Minister for Communications, Climate Action and Environment Richard Bruton has said there is no going back “to tear up the terms and conditions” of the tendering process for the National Broadband contract that were set in December 2015.
He was responding to a claim by Eir that it could provide the National Broadband Plan for €1billion.
Mr Bruton told RTE radio’s Today with Sean O’Rourke show that the rules for competition (for the broadband contract) were set as far back as Dec 2015, at which time Eir made a bid for €2.7billion.
He questioned if the €1billion bid would include the obligations required in terms of timely delivery to quarter of the population “who would be left behind, guaranteeing customer service, guaranteeing fair competition, fair charging and so on.
“We have yet to get from Eir the relevant assumptions and models that are being applied in their analysis. They bid €2.7 billion, now they’re saying they could do it for a different price.
“This has been analysed up and down for a long time. What is Eir describing in its price?
“My understanding if that they refused to participate in a number of elements of the contract. They did not want the commitment of customer service, of being obliged to roll out to 100 per cent, they did not want penalties, they did not want the separate establishment of a company which would be guaranteeing fair competition and access for all third party players, they did not want to be bound to have charges set in a certain way, they wanted to have discretion about charging more to certain people.”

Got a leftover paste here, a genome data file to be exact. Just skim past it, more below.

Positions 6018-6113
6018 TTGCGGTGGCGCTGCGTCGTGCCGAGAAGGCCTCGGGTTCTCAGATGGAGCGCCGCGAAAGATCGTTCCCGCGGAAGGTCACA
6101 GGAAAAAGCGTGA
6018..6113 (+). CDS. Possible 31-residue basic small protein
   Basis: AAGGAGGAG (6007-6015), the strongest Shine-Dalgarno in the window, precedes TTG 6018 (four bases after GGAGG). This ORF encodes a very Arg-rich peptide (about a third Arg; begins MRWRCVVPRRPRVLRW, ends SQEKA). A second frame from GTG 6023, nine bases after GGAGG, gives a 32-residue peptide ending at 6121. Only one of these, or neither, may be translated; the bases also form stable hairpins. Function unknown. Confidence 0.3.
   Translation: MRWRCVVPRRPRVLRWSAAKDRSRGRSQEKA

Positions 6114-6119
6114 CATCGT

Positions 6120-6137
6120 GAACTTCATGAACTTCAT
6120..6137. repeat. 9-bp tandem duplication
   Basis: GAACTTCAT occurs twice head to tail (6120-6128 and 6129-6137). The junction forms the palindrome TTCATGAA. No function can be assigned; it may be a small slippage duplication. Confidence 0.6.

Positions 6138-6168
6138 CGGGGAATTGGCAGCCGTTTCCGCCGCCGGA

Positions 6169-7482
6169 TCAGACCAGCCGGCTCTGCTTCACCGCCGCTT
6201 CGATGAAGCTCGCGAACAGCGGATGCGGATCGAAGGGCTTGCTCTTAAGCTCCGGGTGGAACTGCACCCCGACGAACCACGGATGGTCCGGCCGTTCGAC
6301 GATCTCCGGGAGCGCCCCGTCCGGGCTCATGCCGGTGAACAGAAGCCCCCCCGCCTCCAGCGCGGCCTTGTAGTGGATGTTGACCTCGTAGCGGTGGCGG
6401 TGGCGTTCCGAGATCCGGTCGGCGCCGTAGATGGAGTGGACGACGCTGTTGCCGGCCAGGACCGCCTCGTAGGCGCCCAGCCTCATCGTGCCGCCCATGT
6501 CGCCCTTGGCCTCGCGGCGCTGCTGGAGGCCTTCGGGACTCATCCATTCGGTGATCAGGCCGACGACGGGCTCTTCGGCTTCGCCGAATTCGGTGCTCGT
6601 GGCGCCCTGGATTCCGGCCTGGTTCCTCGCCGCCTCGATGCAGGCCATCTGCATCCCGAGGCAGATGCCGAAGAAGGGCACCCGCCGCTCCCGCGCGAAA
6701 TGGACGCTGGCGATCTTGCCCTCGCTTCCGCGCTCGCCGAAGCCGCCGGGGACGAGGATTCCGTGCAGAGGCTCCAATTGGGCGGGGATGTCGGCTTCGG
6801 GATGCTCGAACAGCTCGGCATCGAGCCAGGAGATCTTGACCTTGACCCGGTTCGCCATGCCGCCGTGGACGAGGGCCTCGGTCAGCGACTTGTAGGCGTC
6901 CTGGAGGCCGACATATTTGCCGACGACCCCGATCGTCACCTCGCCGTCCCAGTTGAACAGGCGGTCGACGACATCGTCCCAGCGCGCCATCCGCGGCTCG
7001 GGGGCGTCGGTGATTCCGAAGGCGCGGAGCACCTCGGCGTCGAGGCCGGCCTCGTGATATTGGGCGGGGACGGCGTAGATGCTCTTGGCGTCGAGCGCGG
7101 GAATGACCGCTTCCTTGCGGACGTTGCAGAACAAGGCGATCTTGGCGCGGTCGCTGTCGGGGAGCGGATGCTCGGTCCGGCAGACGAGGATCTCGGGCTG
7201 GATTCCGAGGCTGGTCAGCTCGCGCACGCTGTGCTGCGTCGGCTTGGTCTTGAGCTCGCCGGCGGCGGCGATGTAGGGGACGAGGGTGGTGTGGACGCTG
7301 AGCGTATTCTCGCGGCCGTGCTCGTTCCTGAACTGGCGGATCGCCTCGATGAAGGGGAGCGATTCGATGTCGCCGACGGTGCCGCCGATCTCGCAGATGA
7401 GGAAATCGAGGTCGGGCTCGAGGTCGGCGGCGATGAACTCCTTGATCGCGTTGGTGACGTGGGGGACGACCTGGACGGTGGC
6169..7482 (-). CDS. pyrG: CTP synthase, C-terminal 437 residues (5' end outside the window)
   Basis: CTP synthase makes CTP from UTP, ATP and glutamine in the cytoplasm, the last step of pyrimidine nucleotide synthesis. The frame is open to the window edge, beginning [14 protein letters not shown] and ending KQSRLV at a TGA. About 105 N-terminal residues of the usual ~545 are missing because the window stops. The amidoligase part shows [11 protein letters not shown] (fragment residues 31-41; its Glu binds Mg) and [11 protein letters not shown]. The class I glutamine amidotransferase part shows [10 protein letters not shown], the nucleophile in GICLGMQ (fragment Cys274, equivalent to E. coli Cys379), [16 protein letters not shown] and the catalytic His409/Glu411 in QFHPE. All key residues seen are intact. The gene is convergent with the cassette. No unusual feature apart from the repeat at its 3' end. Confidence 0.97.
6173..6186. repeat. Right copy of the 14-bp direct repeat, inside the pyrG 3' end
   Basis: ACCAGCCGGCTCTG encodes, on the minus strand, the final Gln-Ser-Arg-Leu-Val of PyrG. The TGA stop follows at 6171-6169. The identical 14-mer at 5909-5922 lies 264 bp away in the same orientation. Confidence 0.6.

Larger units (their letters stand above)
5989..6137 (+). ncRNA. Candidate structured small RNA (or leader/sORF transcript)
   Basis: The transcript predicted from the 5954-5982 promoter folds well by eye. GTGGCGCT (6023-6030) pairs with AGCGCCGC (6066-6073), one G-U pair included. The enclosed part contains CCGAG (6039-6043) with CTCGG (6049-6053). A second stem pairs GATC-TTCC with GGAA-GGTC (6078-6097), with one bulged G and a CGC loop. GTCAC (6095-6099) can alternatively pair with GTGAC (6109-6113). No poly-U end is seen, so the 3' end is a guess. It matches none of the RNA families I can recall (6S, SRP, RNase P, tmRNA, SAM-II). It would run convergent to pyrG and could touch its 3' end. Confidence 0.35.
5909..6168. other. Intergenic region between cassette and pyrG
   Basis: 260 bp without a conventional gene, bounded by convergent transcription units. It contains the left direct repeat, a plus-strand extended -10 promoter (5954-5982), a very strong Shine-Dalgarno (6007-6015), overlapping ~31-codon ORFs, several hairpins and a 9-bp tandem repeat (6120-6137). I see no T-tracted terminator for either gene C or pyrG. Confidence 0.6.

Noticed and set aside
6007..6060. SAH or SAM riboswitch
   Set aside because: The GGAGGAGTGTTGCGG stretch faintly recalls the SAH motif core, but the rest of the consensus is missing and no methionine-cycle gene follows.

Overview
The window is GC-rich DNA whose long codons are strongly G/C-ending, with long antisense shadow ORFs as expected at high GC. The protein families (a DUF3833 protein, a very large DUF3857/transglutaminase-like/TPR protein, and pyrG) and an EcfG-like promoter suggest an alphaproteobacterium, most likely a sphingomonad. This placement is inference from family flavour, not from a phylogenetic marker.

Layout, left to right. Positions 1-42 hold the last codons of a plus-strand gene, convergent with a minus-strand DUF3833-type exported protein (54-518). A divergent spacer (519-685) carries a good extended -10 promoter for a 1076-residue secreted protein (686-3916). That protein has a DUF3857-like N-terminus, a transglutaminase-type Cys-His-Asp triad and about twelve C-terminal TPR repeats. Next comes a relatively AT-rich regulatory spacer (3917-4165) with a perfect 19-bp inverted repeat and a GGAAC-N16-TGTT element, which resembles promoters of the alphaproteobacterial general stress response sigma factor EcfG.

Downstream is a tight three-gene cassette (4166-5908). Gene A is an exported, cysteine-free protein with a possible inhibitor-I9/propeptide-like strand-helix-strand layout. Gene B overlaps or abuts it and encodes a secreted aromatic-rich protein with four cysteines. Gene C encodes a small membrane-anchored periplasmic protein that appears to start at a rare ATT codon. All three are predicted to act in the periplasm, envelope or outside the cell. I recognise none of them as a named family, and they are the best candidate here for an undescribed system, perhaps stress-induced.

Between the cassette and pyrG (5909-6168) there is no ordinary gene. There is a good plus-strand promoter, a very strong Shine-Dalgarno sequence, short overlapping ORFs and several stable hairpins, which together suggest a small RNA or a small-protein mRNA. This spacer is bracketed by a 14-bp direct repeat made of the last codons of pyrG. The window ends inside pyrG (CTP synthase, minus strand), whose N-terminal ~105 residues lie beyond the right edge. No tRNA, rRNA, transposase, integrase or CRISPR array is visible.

Mr Bruton said it was important to say State aid could not be provided to a dominant incumbent player.
“We have to be very careful that State aid rules are applied, that the public expenditure code is applied, that it is delivered.
“Will have to see their model.
“They are now producing a different approach. They wouldn't agree to the original terms and conditions.
“If there's substance in this and they're saying that dropping that (fee for rental of poles), that would be a very different circumstance.
“We do not see a cheaper way of doing it that is compliant with State aid rules.
“Before we sign a contract we want to examine any evidence that is going to be put forward that might cast doubt on the justification of signing that contract.
“If we were to walk away from Granahan McCourt, we would have to abandon the process, we haven't signed a contract.
“We’re not going to go back and tear up the terms and conditions of this competition that were set December 2015.”